Women's Studies: Alive, Well and Still Kicking

Women's studies scholars met and rubbed shoulders with the stars of the 1970s movement and pondered both emerging international issues and-in the true sign of the maturity of the discipline-retirement concerns.

Editor's note: Tobias is a founding and an active member of the National Women's Studies Association.

BOSTON-On the surface, except for the preponderance of women, the recent conference at Simmons College could have been mistaken for any other academic gathering with more than 100 separate sessions, papers, plenaries and exchanges of job information in the lounges and eating places.

But, unlike gatherings of the more traditional disciplines, the National Women's Studies Association is where cutting edge scholarship and feminist politics come together, with 1,300 scholars, teachers and students reaffirming their commitment to the field and its “subversive” character.

One scholar, Paula Gunn Allen, a Native American poet and professor emerita from University of California, Los Angeles, even challenged the wisdom of the sort of writing so common throughout the halls of academe.

“If you do academic prose, you get so far away from yourself that you'll never find your ass,” Allen said.

In the hallways and restaurants, attendees at the 21st annual women's studies conference mingled with such well-known feminists as one-time Clinton civil rights post nominee, Harvard University law professor Lani Guinier, author of “Becoming Gentlemen: Women, Law School and Institutional Change;” Blanche Wiesen Cook, biographer of Eleanor Roosevelt; and journalist Susan Brownmiller, best known for “Against Our Will: Men, Women and Rape” and “In Our Times: A Memoir of a Revolution.”

Among women's studies newer concerns: Where do the inter-sex and transgendered women fit in? How to respond as women's studies activists to reports on female mutilation in certain post-colonial African countries? And to “honor killing” in others?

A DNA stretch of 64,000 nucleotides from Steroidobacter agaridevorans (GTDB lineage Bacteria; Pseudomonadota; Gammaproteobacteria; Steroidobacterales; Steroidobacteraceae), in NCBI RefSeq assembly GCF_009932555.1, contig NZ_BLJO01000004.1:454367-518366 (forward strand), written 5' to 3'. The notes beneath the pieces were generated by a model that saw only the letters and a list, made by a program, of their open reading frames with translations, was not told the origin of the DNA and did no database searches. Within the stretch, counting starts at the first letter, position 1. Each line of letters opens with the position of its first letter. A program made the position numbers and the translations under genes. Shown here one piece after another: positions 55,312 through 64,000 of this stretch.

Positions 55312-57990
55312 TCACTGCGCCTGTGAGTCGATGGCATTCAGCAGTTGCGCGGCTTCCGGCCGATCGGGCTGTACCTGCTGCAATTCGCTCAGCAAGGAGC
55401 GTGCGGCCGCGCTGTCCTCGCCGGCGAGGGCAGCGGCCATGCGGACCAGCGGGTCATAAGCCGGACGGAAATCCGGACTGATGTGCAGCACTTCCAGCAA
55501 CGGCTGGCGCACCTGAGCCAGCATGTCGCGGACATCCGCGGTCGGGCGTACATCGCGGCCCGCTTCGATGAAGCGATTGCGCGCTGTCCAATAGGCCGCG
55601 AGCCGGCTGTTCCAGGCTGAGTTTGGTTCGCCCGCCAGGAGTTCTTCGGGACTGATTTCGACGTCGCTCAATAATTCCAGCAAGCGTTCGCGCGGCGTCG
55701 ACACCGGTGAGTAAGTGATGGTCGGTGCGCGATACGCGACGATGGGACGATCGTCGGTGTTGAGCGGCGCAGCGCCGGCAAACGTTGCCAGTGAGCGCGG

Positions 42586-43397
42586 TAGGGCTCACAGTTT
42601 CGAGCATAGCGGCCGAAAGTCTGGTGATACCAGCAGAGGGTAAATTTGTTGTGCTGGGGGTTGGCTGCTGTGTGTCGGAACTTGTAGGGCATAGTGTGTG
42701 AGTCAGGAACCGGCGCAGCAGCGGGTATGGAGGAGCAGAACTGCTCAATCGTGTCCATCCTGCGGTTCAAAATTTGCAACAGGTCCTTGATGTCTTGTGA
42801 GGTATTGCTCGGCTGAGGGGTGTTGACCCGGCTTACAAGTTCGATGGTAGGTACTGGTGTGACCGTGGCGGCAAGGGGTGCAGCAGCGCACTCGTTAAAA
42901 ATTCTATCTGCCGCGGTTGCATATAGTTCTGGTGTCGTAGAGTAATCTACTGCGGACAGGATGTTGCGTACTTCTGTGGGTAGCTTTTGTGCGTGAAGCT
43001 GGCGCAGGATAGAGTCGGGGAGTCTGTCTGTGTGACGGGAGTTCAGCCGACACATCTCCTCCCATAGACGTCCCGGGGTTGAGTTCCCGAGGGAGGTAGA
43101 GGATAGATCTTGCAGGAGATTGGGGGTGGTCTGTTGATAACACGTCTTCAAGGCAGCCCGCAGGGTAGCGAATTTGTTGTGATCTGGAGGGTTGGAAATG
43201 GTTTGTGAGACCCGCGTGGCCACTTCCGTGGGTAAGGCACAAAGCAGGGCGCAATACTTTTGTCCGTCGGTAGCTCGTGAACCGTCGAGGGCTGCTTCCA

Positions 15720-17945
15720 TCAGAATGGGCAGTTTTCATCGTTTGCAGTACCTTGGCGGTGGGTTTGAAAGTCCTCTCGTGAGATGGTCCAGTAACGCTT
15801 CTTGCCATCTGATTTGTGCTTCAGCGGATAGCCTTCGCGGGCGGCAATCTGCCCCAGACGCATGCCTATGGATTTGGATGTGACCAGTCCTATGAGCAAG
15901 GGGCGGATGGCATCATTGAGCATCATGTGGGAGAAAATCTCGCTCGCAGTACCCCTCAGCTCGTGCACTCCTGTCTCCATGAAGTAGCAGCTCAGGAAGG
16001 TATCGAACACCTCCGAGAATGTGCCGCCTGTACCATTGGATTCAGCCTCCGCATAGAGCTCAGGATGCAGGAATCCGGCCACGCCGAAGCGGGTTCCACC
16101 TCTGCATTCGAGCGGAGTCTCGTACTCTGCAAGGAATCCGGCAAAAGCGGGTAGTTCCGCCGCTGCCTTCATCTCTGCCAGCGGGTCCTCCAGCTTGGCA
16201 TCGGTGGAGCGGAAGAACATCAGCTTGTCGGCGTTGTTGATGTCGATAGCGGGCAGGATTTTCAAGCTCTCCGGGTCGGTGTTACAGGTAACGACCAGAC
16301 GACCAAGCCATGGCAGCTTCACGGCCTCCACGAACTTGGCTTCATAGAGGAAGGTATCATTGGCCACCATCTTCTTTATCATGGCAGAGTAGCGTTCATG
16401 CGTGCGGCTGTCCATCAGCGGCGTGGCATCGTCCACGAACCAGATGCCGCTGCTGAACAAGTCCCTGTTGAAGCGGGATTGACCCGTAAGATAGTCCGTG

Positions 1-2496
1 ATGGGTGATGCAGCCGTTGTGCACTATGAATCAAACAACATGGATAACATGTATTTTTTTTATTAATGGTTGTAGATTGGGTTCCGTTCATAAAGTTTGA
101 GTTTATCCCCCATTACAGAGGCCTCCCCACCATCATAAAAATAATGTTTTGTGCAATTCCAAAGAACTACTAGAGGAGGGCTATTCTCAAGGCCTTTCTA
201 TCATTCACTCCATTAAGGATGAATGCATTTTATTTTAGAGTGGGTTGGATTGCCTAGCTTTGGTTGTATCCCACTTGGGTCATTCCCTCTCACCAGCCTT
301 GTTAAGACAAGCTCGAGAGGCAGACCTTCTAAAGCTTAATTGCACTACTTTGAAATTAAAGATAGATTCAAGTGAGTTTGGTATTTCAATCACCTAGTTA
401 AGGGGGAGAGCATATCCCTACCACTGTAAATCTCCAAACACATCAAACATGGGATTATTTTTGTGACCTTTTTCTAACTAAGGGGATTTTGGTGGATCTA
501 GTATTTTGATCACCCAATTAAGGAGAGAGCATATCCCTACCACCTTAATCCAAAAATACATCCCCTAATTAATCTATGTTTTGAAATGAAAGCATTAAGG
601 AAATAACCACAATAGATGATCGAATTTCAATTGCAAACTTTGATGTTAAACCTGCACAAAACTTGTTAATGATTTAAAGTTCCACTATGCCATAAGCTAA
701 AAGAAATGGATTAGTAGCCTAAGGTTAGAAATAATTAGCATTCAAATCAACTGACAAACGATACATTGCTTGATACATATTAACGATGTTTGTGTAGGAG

No quick or easy answers were suggested, but the gathering was in part a celebration of a field come to maturity in the past three decades.

In fact, one of the workshops was about retirement; another, on financial security for aging lesbians. And many side discussions focused on tenure for women's studies professors and the perennial worry about the survival of programs, as colleges and universities cut back on their liberal arts offerings and reduce budgets.

Rita Arditti, gave one of the most moving presentations. The author of “Searching for Life: The Grandmothers of the Plaza De Mayo and the Disappeared Children of Argentina,” she described in detail the work of the grandmothers.

For 25 years, the grandmothers searched for the 500 children kidnapped or born in captivity to their sons and daughters, “disappeared” by the country's ruling militia, Arditti said. A member of the faculty at the College of Graduate Studies of the Union Institute in Cambridge, Mass., Arditti added that the generals believed that children of their left-wing opponents could be harvested for use by the government. The grandmothers used DNA to track down 57 of their grandchildren and all but of a few chose to return to live with their biological families.

In a discussion of gendered politics and war and peace, sponsored by the Graduate Consortium on Women's Studies at Radcliffe, Elise Boulding, professor emerita at Dartmouth College, echoed a theme from the recent United Nations special session on women's rights. Boulding reminded women's studies activists that “security for women may be very differently defined than security for the nation state.”

Radha Khumar, author of “Divide and Fall: Bosnia in the Annals of Partition” and a current fellow at the Council on Foreign Relations, concurred.

“Women would bring a very different perspective to solving ethnic conflicts,” she said. “Instead of taking sides, as U.N. peacekeepers tend to do, we would be evacuating the males on both sides of the conflict, which by itself would end the wars.”

The National Women's Studies Association was founded in 1977 and as early as 1982 there were 4,000 courses and hundreds of formal programs. The field quickly expanded to graduate studies, a raft of feminist journals and thousands of books for the specialist and the general reader.

Today, the association has 319 institutional members and a new generation of students, some of whom are daughters (some fewer, granddaughters) of women's studies scholars and activists.